How to Lighten Your Step: Are You Leaving a Carbon Footprint?
Whether you are making a cup of coffee, driving to the grocery store, mowing the yard, taking a shower or even opening the refrigerator door, you are leaving a trail that tells a lot about your life.
Just about all activities that use energy to almost any degree are creating individual carbon footprints.
A carbon footprint is a measure of the amount of carbon dioxide and other greenhouse gases that are released into the atmosphere as people go about their routine daily activities.
By making small and seemingly insignificant changes in daily routines people can not only reduce the size of their carbon footprint, but also realize significant savings in their energy costs.
There are a number of websites that have calculators that enable people to determine how much energy they consume and suggestions on how to reduce the size of their carbon footprint. Some suggestions involve significant lifestyle changes ranging from trading in an SUV for a hybrid or riding a bicycle to work. Others are more practical and simple such as turning the home thermostat down a degree or two.
Easy to follow tips that most people can follow without too much effort include:
Air Conditioning and Heating
By simply turning the air conditioning up a couple of degrees in the summer and the heating systems down in the winter, a consumer can save several hundred dollars.
Heating with wood or pellets in an EPA-certified stove releases no more carbon dioxide than would be generated from the tree decomposing in the forest, and helps keep smoke pollution to a minimum. On the other hand, combustion of fossil fuels (such as natural gas, oil or coal) for heat, either directly at home or at an electricity generation facility, releases to the atmosphere carbon dioxide that had been in storage for thousands of years.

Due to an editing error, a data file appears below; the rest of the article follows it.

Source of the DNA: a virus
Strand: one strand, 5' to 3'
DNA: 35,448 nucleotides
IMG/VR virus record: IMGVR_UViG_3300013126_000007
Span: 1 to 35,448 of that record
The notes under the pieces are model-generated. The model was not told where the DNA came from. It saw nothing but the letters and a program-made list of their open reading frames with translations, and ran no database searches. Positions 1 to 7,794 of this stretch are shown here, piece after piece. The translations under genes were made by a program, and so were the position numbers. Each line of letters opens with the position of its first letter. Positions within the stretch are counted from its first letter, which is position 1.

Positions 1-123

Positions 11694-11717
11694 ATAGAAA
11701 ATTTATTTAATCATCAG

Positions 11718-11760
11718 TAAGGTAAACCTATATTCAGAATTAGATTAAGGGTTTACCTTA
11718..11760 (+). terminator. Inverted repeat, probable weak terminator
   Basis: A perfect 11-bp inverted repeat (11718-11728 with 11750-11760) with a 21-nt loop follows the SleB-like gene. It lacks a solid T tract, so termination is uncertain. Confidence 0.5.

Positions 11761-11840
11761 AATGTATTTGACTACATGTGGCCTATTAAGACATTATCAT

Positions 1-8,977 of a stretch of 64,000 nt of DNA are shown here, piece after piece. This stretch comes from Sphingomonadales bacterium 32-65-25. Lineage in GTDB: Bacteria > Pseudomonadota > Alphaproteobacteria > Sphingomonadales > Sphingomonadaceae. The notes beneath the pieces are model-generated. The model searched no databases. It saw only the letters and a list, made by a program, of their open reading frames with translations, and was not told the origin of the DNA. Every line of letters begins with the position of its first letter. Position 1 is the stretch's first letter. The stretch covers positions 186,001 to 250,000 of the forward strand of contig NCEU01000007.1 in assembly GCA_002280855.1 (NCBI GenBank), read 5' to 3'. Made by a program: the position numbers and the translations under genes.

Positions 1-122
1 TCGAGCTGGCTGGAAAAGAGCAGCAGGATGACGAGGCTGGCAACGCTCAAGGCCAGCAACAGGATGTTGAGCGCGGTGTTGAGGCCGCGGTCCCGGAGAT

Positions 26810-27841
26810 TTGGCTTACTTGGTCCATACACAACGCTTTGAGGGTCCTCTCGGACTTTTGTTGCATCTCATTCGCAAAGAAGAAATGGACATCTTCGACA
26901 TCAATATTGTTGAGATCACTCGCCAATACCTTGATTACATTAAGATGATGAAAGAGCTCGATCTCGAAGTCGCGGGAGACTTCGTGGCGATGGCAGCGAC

Clothes Dryer, Oven and Dishwasher
Wait until the sun goes down in the summer months to run these appliances so they don’t put more strain on the air conditioner. In the winter months, run them when the house is the coolest.
Install a low flow shower head and take shorter showers to reduce the amount of water used. Taking a shower instead of a bath saves considerable amounts of water.
Place the refrigerator in a cool place and always let hot food cool off before placing it inside. For greater efficiency keep coils clean and defrost it on a regular basis if necessary.
Unplug those that aren’t being used such as cell phone chargers, hair dryers, coffee pots, computers, etc. as they use electricity just by being plugged in.
For convenience, plug electrical devices into a power strip that can be turned off with one switch.
Hot water heater
Reducing the temperature of a hot water heater from 140 degrees F to 120 degrees F not only saves money but may prevent scalding. You may, depending on the model and location of the water heater, be able to insulate it to save even more.
Wash clothes in cold water. Many detergents are designed for this purpose. Hot water is only necessary for extremely dirty or greasy items.
Consumers can access the Energy Wizard at www.EnergyWizard.info to read about a range of topics from conservation and new technologies to generators and tax incentives; ask energy related questions; or read the latest Energy Wizard columns.
Information courtesy of the Energy Wizard, www.EnergyWizard.info.
Reprinted, with permission, from the July 2008 issue of The Chimney Sweep News, an independent trade magazine for chimney service professionals. Jim Gillam, editor/publisher. 541-882-5196. www.ChimneySweepNews.com